31 October 2009

Flying Over

Since ancient times, roads have been central to the growth of civilisation. The ancient Romans were the first to realise the great opportunity of growth and development that roads offered and as a result, the Empire was criss-crossed by numerous highways that even today stand as a testimony to Roman Engineering.

The modern world too depends excessively on roads, which provide vital links from ports to inland cities, from commercial hot spots to residential complexes, from isolated hamlets to bustling cities. Roads are indispensable and their growth inevitable.

In cities, thousands commute to and fro from their homes to offices. In big, cosmopolitan cities of the world, despite the presence of alternative means of transport (like the Tube in London, Subway in New York and the Metro Rail In Delhi), a major chunk of the population still relies on roads for its day to day movement and with more and more cars getting on the roads, the volume of traffic on roads worldwide has reached mammoth proportions. In India too the situation is far from rosy and Indian cities are inarguably host to some of the worst traffic jams in the world.

Predictably, the state governments were for a long time oblivious to the worsening situation on our roads. When they finally woke up, they gave way to a bigger folly of constructing flyovers.
It’s amazing to see how myopic Indian authorities become when it comes to long-term planning and making flyovers id just yet another classic example of this costly short sightedness.

Flyovers undoubtedly increase the net available road area; when you can’t widen a road, you can atleast build yet another one over it. So for the time being, everybody celebrates when a flyover is constructed over congested roads.

However, in doing so, our authorities as well as our people are ignoring some very serious implications.

Firstly, flyovers are constructed at a fantastic cost to the exchequer. Their construction is usually delayed and with material thrown helter-skelter, construction sites more often resemble devastated war zones. Moreover, prolonged delays in construction aggravate the traffic situation.
Secondly, by increasing the net available road area, what flyovers really do is to just make way for more and more private cars to ply on roads. What would we do when the number of cars increases the available road area (as it has during the past decade)? Build flyovers over the existing flyovers?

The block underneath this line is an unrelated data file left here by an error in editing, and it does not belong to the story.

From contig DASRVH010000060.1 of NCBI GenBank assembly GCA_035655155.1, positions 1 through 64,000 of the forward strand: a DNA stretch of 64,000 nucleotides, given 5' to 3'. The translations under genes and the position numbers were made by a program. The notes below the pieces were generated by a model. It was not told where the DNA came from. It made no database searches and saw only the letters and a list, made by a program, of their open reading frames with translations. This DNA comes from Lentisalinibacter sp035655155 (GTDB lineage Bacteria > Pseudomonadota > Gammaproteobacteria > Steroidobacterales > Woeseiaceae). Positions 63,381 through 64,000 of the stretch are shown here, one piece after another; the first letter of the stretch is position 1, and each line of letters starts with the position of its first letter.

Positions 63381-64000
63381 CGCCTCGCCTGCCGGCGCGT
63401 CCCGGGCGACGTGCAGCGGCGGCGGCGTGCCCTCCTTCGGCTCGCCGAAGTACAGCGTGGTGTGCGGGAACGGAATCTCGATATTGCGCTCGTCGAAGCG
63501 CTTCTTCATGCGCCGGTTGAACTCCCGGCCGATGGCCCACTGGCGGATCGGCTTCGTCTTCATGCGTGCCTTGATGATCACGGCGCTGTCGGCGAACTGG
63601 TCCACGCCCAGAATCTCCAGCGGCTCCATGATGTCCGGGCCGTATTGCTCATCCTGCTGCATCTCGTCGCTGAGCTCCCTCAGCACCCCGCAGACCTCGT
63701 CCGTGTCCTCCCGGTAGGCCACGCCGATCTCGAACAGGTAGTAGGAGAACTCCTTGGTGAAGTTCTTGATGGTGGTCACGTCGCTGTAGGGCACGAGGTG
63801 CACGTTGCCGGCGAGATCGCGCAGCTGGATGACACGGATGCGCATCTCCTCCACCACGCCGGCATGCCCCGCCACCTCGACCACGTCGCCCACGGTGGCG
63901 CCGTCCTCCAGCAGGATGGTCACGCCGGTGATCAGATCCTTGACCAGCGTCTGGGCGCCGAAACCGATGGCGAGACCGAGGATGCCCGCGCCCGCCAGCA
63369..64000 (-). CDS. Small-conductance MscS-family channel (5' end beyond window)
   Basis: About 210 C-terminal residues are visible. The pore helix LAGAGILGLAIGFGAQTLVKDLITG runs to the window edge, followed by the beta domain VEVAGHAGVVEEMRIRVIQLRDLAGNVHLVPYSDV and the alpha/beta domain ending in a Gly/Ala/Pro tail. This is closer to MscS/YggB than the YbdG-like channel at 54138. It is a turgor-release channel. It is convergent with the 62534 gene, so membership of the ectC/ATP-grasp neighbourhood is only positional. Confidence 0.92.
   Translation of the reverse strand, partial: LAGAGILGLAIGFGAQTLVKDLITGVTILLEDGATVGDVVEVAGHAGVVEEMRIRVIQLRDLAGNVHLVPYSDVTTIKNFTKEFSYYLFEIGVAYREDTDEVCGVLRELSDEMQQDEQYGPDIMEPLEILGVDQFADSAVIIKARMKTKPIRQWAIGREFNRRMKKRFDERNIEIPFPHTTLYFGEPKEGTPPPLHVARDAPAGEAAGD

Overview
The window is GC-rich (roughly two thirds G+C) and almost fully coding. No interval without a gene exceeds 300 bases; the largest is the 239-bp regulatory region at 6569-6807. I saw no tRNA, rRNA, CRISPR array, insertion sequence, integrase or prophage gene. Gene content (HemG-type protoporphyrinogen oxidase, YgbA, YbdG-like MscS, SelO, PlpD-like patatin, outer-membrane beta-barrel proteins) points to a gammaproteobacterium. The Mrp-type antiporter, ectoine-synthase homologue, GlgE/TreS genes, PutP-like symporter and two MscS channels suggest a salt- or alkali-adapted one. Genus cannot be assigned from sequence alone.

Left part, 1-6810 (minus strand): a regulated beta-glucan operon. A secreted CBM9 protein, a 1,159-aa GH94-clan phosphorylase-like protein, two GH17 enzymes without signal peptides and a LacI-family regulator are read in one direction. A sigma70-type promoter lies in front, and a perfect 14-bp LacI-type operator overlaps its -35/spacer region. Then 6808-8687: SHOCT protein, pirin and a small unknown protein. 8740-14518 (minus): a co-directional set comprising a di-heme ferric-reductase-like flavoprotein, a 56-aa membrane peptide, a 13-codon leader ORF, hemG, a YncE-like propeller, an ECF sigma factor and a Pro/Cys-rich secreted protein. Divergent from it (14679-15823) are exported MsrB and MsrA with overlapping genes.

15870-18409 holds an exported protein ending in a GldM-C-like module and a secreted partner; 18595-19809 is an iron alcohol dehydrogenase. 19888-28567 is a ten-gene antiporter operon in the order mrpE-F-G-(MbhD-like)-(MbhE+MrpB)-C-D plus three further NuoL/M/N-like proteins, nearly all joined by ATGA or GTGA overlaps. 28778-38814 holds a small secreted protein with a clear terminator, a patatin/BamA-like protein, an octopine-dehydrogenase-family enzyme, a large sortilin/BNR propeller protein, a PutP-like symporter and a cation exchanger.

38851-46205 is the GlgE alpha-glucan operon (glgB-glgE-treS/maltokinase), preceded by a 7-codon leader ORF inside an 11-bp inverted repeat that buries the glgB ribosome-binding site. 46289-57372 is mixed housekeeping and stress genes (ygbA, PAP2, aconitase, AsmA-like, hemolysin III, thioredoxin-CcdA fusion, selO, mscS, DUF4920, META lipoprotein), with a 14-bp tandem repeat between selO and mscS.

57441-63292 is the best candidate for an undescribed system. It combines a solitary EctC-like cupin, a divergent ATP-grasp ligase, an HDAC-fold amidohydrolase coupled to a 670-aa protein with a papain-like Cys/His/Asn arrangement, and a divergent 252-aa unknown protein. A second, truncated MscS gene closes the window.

Thirdly, despite the best attempts to introduce Bharat II systems in cars, vehicular pollution is bound to increase if there are more cars on the roads.

The real solution to our present traffic problems then lies not in increasing road space, but in upgrading our public transport system. This is not just about making Metro rails all over the country, but also about completely reviving our buses so that instead of just the lower middle classes, even the upper middle class begins to consider buses as a feasible means of transportation.

To ensure this, the first and the utmost priority must be to establish Bus Driver’s Training Academies all over the country so that all drivers can be taught basic traffic laws and common ‘driving’ sense, something which most of them lack today. This will not only benefit the drivers, but also the common man who might then be assured of a safe journey in buses. Secondly, Transport Corporations (like the D.T.C.) must go in for an image makeover and transform themselves from mundane loss making bodies to energetic, profit making corporations. Thirdly, the existing fleet of rackety-rickety buses must be scrapped and new, disable and senior citizen friendly buses must be introduced in a time bound framework.

It is more than obvious that the current rate at which flyovers are springing up all over urban India would lead to more congestion in not too distant future. The media, which is only too quick to pounce on the minutest of errors that the government might make, has surprisingly been bamboozled into believing that flyovers actually do good for our roads. The sooner we realise that this is not so, the sooner we stop flying over the real solution, the better will it be.

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